modernist’s position in relation to academic standards. The productions of
the children and the crazy represented the artist’s freedom towards true art,
something lost under the ruling of «the ‘tricks’ of the magicians of the fine
arts institutes» («Crianças-Artistas», 1933). According to Flávio de Carvalho,
children’s drawings were not mere fanciful manifestations. Far from the
«teacher’s influence», such expressions would have «profound psychological
importance», because they would be representations of the free association of
ideas that reveal the «sequence of ancestral facts, the shapes of a faraway evolution», something similar to a «panorama of species» («Crianças-Artistas»,
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1933). To Flávio de Carvalho, a «child using a pencil freely» seems to unfold
«all tragedies of life and of the world, all cataclysms of the soul and thought»
(«Crianças-Artistas», 1933). The child would be able to see the «painful caricature of everything» and dramatize a «pureness of shapes and colours» («Crianças-Artistas», 1933). The «true great artists», as Flávio de Carvalho would call
them, would be similar to children because they had the same «unconscious
spontaneity in colour and form» and insubordination to the rules preserved
by «most often ordinary» individuals, responsible for «suffocating or ending
any original outbreaks», making out teachers to have a «worn out and dusty
personality» («Crianças-Artistas», 1933).

3 R D AC T
Some other names linked to the Brazilian modernist movement joined the
creation of this concept. The painter Anita Malfatti, for example, was also
a drawing teacher. In 1930, the newspaper Correio da Tarde published an article about her students’ exhibition. Her methodology was described as being
«mechanical and intuitive», guided by «psychological observations» that
induced the use of the «student’s awareness» («Mostrando às crianças», 1930).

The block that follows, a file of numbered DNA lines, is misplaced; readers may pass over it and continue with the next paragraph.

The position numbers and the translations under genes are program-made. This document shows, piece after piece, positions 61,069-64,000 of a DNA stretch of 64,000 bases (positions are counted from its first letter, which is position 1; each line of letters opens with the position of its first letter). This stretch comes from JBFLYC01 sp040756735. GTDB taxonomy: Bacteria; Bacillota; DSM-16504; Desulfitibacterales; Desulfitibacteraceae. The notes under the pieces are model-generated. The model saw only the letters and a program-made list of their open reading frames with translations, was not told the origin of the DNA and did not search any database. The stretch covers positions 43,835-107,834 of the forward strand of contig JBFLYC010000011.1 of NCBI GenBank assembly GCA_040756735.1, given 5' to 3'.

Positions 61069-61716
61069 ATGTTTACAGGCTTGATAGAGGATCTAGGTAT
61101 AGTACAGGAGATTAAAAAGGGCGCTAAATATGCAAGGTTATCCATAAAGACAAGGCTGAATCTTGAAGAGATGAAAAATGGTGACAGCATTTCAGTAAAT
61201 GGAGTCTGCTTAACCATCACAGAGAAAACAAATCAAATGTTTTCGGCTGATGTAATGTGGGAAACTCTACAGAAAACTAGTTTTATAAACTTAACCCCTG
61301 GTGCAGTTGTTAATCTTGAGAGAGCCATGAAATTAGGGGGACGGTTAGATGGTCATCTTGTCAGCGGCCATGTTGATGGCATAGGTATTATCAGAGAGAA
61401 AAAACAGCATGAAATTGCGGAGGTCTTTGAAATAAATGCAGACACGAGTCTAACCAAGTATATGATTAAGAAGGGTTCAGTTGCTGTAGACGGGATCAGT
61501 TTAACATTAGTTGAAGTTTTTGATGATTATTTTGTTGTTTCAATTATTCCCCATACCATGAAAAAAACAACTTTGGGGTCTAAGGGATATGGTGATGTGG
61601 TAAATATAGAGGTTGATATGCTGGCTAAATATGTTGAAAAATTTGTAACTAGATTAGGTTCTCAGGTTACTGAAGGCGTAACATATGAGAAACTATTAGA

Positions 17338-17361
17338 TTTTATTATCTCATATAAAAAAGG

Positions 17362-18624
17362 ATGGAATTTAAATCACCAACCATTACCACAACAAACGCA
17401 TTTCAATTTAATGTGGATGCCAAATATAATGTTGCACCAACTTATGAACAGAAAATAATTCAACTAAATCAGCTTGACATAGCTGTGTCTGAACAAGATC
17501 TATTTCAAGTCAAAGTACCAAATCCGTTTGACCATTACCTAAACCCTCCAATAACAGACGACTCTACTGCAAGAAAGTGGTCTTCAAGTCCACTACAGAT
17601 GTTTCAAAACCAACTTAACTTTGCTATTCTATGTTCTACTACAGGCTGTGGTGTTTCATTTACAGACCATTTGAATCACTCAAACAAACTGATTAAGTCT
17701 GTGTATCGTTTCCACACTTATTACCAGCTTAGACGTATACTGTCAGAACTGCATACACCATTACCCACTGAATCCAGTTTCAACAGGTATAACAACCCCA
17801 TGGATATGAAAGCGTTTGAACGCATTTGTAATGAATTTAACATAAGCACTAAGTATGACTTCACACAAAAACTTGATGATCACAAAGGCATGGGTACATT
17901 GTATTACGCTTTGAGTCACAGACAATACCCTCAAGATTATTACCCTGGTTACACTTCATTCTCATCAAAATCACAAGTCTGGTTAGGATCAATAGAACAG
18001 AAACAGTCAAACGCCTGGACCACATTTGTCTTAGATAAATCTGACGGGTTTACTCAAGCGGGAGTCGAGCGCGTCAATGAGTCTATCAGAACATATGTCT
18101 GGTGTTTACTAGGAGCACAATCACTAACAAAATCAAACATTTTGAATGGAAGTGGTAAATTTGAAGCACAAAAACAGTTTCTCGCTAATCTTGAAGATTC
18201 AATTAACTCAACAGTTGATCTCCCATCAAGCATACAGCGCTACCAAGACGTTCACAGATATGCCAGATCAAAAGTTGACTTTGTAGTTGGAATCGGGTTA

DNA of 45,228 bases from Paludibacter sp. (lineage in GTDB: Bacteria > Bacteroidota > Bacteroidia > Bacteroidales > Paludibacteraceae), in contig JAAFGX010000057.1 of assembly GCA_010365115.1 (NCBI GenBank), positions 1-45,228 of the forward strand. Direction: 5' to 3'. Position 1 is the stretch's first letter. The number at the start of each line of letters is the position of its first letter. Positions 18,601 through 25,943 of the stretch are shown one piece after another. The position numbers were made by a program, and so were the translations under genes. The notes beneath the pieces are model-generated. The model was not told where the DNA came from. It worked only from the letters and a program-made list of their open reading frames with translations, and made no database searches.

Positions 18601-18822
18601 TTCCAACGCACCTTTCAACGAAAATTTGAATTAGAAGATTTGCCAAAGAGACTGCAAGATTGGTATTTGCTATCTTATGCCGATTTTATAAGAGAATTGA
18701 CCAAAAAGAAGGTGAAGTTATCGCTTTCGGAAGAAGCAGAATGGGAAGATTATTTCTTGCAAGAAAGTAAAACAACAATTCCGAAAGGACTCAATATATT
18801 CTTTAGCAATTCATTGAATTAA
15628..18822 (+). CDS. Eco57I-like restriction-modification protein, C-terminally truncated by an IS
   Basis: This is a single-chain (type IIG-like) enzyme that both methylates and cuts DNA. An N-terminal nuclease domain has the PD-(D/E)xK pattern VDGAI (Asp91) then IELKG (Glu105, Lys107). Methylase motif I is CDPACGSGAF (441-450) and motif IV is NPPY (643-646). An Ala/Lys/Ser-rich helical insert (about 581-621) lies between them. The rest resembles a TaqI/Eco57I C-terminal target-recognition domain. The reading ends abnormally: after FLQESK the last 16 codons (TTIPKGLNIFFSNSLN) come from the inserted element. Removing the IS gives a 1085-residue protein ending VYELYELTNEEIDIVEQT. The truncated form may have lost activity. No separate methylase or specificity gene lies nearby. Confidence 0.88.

Tarsila do Amaral, another Brazilian modernist painter, also wrote about this
exhibition. The text, entitled «Instrucção Artística Infantil» [Children’s Artistic Education], was published in the newspaper Correio da Tarde on January 28,
1931. In that article, the painter praised Anita Malfatti’s work, especially for
providing her students with the «cultivation» of their imagination (Amaral
as cited in Barbosa, 1983).
The same exhibition was also commented on by another modernist writer
and teacher, Mário de Andrade, in his article «Pintura Infantil» [Child Painting], published in November 23, 1930, in the newspaper Diário Nacional. The
spontaneity of the work is again exalted, confirming its value as opposed to
copying. It also emphasized the great educational value of this exhibition for
the theory of painting and psychology.
Exhibitions of children’s drawings were not uncommon. The interest
shown in the «spontaneity» of children’s expression motivated these exhibitions from the mid-nineteenth century onwards (Osinsky & Antonio, 2010;
Beuvier, 2009). Events continued throughout the twentieth century and
gained semantic nuances in relation to their different performing contexts,
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circulation and reception, as was the case of the Exposição de Desenhos de Escolares da Grã-Bretanha [Britain’s Exhibition of Drawings by School Children],